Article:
Hideto Ogata is the closest thing Godzilla has to a traditional hero. Nope, he doesn't have superpowers or dress in inappropriately tight spandex. He never directly confronts Godzilla nor does he go a round of fisticuffs with the King of the Monsters. Heck, he's not even rich enough to buy all the high-powered hero toys, a la Batman. He's just a guy, one who works for South Sea Salvage and loves Emiko Yamane.
Then what makes him a hero stand-in?
Well, despite being an average Joe, Ogata has a resolute sense of right and the bravery to back it up.
I Can Be Your Hero (Maybe)
We're first introduced to Ogata's bravery on the way to Odo Island. It's subtle, but notice that he's captaining the ship carrying Yamane, Emiko, and the research team to Odo Island—you know, the place where all the ships have been mysteriously disappearing and their crews violently dying. Yeah, that place. That takes no small amount of guts.
And we see his bravery many other times in the film. When Godzilla first appears, he runs toward the giant creature to defend Emiko by shielding her. Sure, Godzilla doesn't do anything at that time, but it's not like Ogata knew the giant dinosaur planned to peace out. Later, Ogata accompanies Yamane to the military's frontline to inform the soldiers about Godzilla's aversion to spotlights, again running toward the danger to protect someone he cares about.
Yes, we know he can't do much to effectively protect anyone from Godzilla, but it's the thought that counts.
But Ogata's greatest display of bravery comes at the film's finale. To be effective, the Oxygen Destroyer needs to be set off in the ocean, meaning someone needs to bring it down there:
SERIZAWA: Professor, this is the only Oxygen Destroyer I have. For it to be fully effective, it must be released underwater.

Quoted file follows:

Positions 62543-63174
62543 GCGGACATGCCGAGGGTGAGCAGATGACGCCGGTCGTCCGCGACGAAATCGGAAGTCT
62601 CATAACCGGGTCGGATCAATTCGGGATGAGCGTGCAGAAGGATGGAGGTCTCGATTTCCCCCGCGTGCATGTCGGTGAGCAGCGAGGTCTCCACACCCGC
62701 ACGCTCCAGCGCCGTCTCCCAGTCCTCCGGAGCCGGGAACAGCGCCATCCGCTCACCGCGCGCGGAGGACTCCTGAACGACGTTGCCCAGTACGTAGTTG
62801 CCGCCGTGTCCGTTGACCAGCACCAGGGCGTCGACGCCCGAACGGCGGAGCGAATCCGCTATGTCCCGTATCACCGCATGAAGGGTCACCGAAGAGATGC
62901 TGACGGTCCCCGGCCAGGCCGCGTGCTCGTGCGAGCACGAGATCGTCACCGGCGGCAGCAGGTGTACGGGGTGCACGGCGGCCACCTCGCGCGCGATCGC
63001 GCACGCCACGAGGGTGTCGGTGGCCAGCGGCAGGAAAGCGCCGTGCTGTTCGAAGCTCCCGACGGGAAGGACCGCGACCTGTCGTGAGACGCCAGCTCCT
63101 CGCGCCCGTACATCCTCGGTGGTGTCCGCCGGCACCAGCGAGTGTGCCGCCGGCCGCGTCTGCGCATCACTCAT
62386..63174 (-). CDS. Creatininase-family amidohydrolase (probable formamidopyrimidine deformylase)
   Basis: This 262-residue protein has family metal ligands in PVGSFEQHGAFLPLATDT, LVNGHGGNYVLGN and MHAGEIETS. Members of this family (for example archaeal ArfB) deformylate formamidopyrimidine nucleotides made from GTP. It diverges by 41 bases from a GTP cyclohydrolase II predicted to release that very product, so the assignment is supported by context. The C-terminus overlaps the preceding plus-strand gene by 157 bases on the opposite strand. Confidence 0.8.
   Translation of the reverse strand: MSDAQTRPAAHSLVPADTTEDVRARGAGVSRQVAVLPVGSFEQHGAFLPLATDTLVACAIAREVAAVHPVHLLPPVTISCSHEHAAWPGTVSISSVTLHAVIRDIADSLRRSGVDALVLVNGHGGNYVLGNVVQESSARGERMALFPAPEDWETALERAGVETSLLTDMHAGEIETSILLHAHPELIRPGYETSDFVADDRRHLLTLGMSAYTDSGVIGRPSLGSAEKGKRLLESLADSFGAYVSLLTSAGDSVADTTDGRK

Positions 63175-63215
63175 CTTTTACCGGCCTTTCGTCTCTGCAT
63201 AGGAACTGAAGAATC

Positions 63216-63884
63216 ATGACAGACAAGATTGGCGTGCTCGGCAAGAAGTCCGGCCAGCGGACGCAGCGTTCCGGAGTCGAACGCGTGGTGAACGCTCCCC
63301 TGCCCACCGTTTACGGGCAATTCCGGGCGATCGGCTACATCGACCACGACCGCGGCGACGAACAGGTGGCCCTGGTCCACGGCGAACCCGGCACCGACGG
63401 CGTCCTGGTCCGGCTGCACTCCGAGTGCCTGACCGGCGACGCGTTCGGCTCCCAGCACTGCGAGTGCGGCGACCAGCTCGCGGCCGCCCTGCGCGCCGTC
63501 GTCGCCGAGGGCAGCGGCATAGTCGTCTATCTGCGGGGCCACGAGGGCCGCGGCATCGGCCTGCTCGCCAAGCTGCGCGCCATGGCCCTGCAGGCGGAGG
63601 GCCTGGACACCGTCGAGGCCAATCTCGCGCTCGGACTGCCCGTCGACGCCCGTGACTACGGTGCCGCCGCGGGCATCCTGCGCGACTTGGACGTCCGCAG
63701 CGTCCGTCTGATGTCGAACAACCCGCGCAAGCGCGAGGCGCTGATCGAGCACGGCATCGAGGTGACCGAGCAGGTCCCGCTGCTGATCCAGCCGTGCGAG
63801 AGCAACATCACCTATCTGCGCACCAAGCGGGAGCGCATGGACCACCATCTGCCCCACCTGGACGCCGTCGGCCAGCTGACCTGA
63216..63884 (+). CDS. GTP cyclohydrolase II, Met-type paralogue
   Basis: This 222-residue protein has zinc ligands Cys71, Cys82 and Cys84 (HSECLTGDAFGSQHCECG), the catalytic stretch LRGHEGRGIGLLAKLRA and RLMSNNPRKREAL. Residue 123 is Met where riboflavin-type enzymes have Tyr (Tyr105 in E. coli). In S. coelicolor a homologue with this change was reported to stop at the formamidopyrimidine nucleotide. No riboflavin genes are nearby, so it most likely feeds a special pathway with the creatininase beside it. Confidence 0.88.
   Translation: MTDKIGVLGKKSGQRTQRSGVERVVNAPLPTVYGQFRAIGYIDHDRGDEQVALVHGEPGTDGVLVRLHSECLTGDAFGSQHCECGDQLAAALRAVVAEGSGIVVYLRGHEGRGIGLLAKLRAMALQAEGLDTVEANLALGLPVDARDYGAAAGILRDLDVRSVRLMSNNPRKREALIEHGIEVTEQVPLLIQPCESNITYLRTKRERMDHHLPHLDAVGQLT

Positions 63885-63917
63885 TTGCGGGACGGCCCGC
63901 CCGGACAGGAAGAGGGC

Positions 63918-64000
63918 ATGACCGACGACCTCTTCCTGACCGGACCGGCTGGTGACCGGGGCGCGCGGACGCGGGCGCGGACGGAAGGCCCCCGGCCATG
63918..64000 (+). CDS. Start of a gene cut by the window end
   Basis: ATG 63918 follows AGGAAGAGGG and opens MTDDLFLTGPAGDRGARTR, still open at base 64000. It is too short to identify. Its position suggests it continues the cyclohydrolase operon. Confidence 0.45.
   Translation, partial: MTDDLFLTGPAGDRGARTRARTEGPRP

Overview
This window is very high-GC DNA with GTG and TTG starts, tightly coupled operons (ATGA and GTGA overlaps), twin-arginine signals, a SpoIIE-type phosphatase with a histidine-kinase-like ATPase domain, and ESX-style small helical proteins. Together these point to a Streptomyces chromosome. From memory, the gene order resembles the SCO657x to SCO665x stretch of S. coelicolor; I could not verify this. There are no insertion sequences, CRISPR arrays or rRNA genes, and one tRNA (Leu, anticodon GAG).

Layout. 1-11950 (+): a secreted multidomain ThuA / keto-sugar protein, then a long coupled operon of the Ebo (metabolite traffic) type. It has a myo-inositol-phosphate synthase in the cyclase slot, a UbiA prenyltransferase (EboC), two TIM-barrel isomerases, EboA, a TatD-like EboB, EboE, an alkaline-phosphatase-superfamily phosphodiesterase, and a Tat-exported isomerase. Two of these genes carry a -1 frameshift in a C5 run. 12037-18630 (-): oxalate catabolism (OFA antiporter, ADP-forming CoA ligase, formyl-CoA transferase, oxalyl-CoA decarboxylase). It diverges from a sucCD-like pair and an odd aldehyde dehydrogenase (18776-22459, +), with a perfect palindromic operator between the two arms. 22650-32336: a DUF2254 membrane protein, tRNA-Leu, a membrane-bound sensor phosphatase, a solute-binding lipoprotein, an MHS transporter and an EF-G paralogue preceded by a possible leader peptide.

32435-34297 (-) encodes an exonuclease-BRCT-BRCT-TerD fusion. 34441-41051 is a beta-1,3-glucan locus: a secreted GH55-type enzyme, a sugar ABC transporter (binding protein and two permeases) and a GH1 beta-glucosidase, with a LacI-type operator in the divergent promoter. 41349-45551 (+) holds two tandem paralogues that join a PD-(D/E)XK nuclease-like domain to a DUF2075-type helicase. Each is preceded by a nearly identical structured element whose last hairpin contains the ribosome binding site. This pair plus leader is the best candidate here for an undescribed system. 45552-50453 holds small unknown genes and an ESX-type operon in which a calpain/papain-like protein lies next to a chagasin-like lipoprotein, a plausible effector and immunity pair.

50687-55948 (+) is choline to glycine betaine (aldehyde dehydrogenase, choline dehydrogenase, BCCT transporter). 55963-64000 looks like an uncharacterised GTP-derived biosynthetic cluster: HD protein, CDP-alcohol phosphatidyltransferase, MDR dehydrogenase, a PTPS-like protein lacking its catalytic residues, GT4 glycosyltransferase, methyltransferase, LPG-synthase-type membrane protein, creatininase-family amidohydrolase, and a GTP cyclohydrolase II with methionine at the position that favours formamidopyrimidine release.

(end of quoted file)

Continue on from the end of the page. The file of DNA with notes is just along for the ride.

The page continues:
OGATA: All right. We'll go down together.
SERIZAWA: No, I can do it alone.
OGATA: You're crazy. I'm not letting a beginner go down there alone. Prepare another suit! Are we clear? You're to follow my instructions.
At this point, Godzilla's aptitude for killing people has been well established, so it's courageous to be heading in the ocean with only a scuba suit for protection. For Serizawa, it's a one-way ticket. Ogata, however, has no plans of dying and risks his life to help his friend.
Ogata is also a very morally centered character. Almost to a fault.
An excellent example of his morality when he argues with Yamane. Yamane believes that Godzilla should be studied, not killed. But Ogata has a different take:
OGATA: But Professor, that's no reason to let such a violent monster run loose. Godzilla is no different from the H-bomb still hanging over Japan's head.
Ogata needs Yamane's blessing to marry Emiko—dude's old fashioned like that—but he also won't lie or stay quiet if he believes something is wrong, so he points out the blind spot in Yamane's feelings.
Then again, there's something to be said for timing.
Also, he loves Emiko and Emiko loves him, but Ogata feels responsible for what this love will mean for Serizawa.
OGATA: We have nothing to be ashamed of, but when I think about Serizawa, I lose my nerve. If not for the war, he wouldn't have lost his eye.
Remember that this movie came out before the advent of online matchmaking, so it's not like a scientist who spends his days in a basement laboratory murdering fish has many dating opportunities.
Because of his relationship with Serizawa, Ogata doesn't want to see his friend hurt, but he also can't deny his feelings for Emiko. This is a place where you can argue that Ogata's moral compass falters as carries on an illicit love affair with Emiko rather than fessing up to Serizawa.
Even so, it's ultimately Ogata's morality that saves Japan from Godzilla's wrath. Seeing the suffering the monster has wrought on the country, Ogata goes to Serizawa to ask for the Oxygen Destroyer. The friends scuffle, and Ogata takes a bad bonk to the bonce, but he refuses to give up:
SERIZAWA: As a scientist—no, as a human being—adding another terrifying weapon to humanity's arsenal is something I can't allow.
OGATA: Then what do we do about the horror before us now? Just let it happen? Only you can save us from this tragedy.
Serizawa relents and decides to use the Oxygen Destroyer to end Godzilla's reign of terror. Well, unless you count the sequels, in which case, um, momentarily postpone the reign of terror? Either way, it's Ogata's decision that spurs Serizawa to do the necessary thing.
So, while Ogata may not be a traditional hero, he's definitely a type of hero. His bravery and moral character don't deliver the killing blow to Godzilla, but he leads other characters down the path that ends in victory for Japan. In a way, his bravery and morals are what take down the beast. Think of him as the casual Friday equivalent of a superhero.